I’m heading back across to the Bay Area on Wednesday for 10 days. There seems to be a pattern forming to my trips across: I’ll spend the first few days in San Francisco – in this case attending internal strategy meetings in our 1 Market office – and then head up after the weekend to San Rafael to work with the members of the AutoCAD engineering team based up there. I’ll still probably head back into SF for the odd day, the following week, but that’s fine: I really like commuting by ferry from Larkspur to the Embarcadero.
The weekend I’m spending in the Bay Area is looking to have a slightly different shape this time, though. Rather than just catching up with old friends (which I still hope to do), I’ve signed up for the VR Hackathon, an event that looks really interesting. I was happy to find out about this one and that it fell exactly during my stay. I’ve even roped a few colleagues into coming along, too.
Looking at the “challenges” posted for the hackathon, it seemed worth taking a look at web and mobile VR, as these look like the two that I’m most likely to be able to contribute towards. Which led me to reaching out to Jim Quanci and Cyrille Fauvel, over in the ADN team, to see what’s been happening with respect to VR platforms such as Oculus Rift and Google Cardboard.
It turns out the ADN team has invested in a few Oculus Rift Developer Kits, but was looking for someone to spend some time fooling around with integrating the new WebGL-based Autodesk 360 viewer with Google Cardboard. And as “fooling around” is my middle name, I signed up enthusiastically. :-)
For those of you who haven’t been following the VR space, lately, I think it’s fair to say that Facebook put the cat amongst the pigeons when they acquired Oculus. Google’s competitive response was very interesting: at this year’s Google I/O they announced Google Cardboard, a simple View-Master-like mount for a smartphone that can be used for AR or VR.
A few notes about the design: there are two lenses that focus the smartphone’s display – which is split in half in landscape mode, with one half for each eye – and there’s a simple magnet-based button on the left as well as an embedded NFC tag to tell the phone when to launch the Cardboard software. The rear camera has also been left clear in case you need its input for a “reality feed” in the case of AR or perhaps some additional information to help with VR.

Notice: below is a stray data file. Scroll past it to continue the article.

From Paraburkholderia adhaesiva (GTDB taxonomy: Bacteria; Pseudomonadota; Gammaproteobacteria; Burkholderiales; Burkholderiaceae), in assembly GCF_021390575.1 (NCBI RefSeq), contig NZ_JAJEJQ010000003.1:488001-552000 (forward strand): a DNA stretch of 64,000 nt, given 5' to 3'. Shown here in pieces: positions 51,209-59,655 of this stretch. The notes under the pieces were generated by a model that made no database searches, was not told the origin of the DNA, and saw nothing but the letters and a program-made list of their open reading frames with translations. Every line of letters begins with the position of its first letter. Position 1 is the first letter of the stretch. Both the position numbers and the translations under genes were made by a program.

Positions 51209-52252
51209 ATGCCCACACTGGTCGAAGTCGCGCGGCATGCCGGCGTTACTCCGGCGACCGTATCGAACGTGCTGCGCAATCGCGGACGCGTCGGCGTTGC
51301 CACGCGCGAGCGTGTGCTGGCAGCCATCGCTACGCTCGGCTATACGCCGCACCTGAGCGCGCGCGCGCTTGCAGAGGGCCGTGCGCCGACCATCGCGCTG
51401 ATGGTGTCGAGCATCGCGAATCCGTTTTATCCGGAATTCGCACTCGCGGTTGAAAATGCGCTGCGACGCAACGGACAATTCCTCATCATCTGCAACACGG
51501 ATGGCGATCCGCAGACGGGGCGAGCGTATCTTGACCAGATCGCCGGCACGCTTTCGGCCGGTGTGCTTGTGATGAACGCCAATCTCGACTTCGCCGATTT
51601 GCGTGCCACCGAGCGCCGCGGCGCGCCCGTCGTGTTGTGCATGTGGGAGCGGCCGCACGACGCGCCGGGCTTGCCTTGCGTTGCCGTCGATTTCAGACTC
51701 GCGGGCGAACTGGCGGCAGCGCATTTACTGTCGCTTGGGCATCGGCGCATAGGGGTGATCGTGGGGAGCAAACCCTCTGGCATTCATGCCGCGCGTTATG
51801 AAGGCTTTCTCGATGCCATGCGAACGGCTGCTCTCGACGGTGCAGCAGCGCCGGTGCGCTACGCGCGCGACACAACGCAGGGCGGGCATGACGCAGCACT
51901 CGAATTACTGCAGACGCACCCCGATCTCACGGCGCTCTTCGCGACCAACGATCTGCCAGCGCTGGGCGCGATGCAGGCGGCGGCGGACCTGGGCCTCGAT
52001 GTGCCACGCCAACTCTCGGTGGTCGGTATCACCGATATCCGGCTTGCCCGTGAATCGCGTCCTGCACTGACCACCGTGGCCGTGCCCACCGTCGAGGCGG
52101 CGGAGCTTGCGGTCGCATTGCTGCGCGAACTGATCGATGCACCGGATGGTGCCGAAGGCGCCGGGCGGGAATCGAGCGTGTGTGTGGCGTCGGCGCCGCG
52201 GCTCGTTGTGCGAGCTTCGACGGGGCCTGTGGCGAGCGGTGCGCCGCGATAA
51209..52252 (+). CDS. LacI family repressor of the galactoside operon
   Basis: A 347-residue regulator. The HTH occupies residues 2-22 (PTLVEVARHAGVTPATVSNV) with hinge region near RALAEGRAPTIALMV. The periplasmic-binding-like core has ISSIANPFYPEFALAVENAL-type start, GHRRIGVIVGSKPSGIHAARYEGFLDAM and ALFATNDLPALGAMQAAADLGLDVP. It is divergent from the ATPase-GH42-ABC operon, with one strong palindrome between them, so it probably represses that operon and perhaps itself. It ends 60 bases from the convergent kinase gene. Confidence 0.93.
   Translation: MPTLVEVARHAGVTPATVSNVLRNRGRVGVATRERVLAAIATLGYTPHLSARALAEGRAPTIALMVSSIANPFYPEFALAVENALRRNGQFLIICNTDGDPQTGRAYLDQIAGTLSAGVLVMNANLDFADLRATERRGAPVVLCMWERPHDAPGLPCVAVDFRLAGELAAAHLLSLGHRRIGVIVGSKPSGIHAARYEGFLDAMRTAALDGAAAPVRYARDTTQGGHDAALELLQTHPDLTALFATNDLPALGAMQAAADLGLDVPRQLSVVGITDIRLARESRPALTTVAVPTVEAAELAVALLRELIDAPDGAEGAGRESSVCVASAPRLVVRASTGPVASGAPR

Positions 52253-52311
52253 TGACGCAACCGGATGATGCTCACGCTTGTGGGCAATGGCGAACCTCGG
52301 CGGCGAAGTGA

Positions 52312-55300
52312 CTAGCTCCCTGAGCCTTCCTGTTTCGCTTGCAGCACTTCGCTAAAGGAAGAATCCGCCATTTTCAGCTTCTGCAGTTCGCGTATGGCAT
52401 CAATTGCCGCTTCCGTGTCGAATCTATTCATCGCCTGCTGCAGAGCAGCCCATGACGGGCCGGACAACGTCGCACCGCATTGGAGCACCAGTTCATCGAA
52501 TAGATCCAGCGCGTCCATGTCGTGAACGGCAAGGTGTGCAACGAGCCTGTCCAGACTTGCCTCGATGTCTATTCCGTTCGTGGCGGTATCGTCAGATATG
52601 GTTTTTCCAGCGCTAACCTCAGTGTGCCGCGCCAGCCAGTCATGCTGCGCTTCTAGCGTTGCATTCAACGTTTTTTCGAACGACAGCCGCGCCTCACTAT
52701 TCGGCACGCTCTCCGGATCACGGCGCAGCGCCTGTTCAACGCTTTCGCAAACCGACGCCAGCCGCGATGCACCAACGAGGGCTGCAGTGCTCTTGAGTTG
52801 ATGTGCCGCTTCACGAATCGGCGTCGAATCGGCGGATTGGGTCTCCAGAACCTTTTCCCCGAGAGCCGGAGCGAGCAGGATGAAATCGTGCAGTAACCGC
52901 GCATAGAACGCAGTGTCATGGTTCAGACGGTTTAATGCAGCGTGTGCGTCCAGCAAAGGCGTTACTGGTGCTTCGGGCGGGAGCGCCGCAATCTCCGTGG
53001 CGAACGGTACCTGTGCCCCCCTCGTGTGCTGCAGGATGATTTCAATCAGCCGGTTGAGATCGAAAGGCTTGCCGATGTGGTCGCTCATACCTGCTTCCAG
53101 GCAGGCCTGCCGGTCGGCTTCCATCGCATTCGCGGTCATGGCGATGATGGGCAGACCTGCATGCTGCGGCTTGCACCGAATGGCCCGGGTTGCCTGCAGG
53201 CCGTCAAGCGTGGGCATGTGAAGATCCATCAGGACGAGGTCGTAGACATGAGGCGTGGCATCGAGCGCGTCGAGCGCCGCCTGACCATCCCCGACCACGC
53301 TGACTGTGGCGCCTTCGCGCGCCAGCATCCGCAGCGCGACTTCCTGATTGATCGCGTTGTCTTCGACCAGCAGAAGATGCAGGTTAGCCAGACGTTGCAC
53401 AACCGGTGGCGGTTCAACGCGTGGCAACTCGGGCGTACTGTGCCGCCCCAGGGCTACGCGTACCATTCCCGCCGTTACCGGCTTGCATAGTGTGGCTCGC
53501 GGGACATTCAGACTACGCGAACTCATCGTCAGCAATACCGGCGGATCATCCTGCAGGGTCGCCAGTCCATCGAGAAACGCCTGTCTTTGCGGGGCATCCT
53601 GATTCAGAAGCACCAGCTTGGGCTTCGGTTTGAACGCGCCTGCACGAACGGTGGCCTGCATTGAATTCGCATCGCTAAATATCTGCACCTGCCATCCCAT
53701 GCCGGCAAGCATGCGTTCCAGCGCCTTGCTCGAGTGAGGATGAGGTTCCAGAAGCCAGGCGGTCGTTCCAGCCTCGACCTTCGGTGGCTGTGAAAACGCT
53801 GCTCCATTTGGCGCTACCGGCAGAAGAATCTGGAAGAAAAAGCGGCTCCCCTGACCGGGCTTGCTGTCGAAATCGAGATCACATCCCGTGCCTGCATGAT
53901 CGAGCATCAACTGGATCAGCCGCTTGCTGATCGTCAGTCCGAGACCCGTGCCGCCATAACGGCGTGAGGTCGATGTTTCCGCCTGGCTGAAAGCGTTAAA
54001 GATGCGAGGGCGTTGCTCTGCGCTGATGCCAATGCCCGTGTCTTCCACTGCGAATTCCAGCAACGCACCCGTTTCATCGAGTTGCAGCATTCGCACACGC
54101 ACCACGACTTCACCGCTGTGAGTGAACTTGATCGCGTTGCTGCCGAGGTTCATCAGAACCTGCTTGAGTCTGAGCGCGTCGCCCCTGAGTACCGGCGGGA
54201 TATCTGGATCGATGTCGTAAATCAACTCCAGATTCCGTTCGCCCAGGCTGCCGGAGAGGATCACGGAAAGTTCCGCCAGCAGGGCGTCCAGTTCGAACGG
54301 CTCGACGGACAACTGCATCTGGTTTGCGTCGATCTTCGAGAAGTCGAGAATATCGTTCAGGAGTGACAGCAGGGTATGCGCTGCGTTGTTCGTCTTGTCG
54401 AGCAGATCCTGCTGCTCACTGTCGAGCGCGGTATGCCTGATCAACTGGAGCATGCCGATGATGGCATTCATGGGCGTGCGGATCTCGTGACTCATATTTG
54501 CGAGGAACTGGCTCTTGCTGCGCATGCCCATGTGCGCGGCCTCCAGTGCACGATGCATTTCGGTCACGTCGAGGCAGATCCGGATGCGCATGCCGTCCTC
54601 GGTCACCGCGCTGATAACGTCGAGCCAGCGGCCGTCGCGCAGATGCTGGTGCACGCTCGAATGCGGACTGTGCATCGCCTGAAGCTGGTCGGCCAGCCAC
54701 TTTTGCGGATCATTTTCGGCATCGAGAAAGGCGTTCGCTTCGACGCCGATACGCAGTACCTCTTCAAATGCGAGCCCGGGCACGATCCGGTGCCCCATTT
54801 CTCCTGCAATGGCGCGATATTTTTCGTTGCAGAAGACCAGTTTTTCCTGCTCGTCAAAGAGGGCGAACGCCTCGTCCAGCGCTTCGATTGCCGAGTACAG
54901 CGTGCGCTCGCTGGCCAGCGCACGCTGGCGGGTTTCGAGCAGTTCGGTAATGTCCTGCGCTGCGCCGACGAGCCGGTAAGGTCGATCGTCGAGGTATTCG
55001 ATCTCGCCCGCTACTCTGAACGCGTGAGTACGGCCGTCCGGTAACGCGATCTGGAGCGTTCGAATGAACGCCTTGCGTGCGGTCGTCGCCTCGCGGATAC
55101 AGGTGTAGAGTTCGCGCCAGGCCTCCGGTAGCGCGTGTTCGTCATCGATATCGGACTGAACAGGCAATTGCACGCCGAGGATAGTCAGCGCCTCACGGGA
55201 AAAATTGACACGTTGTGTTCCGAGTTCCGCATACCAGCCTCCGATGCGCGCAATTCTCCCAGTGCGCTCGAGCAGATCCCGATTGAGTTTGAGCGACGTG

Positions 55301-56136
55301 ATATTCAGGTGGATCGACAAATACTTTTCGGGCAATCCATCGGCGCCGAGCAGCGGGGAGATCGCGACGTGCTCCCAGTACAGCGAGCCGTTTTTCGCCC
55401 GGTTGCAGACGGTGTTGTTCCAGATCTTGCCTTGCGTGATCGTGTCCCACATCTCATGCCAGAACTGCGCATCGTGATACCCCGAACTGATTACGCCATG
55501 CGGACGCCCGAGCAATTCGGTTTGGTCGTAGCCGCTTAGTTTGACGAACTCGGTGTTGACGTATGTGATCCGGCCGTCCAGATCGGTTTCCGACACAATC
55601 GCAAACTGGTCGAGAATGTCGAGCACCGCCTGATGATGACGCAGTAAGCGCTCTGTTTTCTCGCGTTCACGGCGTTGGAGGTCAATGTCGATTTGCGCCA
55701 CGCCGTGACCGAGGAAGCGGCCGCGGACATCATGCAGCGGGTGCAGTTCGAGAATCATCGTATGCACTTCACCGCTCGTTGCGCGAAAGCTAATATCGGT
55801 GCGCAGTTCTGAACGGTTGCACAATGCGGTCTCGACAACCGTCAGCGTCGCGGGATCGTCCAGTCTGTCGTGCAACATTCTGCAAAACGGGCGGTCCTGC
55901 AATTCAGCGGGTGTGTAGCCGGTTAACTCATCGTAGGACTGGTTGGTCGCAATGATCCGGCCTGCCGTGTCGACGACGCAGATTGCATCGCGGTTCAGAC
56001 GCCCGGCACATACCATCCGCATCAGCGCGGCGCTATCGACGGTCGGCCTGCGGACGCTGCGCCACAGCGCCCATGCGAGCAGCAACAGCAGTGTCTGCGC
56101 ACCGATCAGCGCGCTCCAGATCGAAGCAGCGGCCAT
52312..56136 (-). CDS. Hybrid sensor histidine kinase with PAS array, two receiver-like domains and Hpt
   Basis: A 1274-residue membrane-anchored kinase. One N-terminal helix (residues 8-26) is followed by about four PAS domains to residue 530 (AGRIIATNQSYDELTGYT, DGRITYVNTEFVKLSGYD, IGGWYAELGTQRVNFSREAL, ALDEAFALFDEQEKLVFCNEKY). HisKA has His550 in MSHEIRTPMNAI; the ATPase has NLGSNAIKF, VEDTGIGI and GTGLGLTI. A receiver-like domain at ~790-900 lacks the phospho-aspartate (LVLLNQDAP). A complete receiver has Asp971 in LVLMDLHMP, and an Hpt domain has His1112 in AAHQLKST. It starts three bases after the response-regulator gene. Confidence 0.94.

Aside from the smartphone, the whole package can be made for a few dollars (assuming a certain economy of scale, of course) with the provided instructions. Right now you can pick them up pre-assembled for anywhere between $15 and $30 – still cheap for the capabilities provided. Which has led to the somewhat inevitable nickname of “Oculus Thrift”. :-)
The point Google is making, of course, is that you don’t need expensive, complex kit to do VR: today’s smartphones have a lot of the capabilities needed, in terms of processing power, sensors and responsive, high-resolution displays.
When looking into the possibilities for supporting Cardboard from a software perspective, there seem to be two main options: the first is to create a native Android app using their SDK, the second is to create a web-app such as those available on the Chrome Experiments site.
Given the web-based nature of the Autodesk 360 viewer, it seemed to make sense to follow the latter path. Jim and Cyrille kindly pointed me at an existing integration of Cardboard with Three.js/WebGL, which turned out to be really useful. But we’ll look at some specifics more closely in the next post.
During the rest of the week – and I expect to post each day until Thursday, at least, so check back often – I’ll cover the following topics:
- Creating a stereoscopic viewer for Google Cardboard using the Autodesk 360 viewer
- Adding tilt support for model navigation and enabling fullscreen mode
- Supporting multiple models
If I manage to get my hands on the pre-release Leap Motion SDK for Android then I’ll try to integrate that, too, at some point. Mounting a Leap Motion controller to the back of the goggles allows you to use hand gestures for additional (valuable) input in a VR environment… I’m thinking this may end up being the “killer app” for Leap Motion (not mine specifically, but VR in general).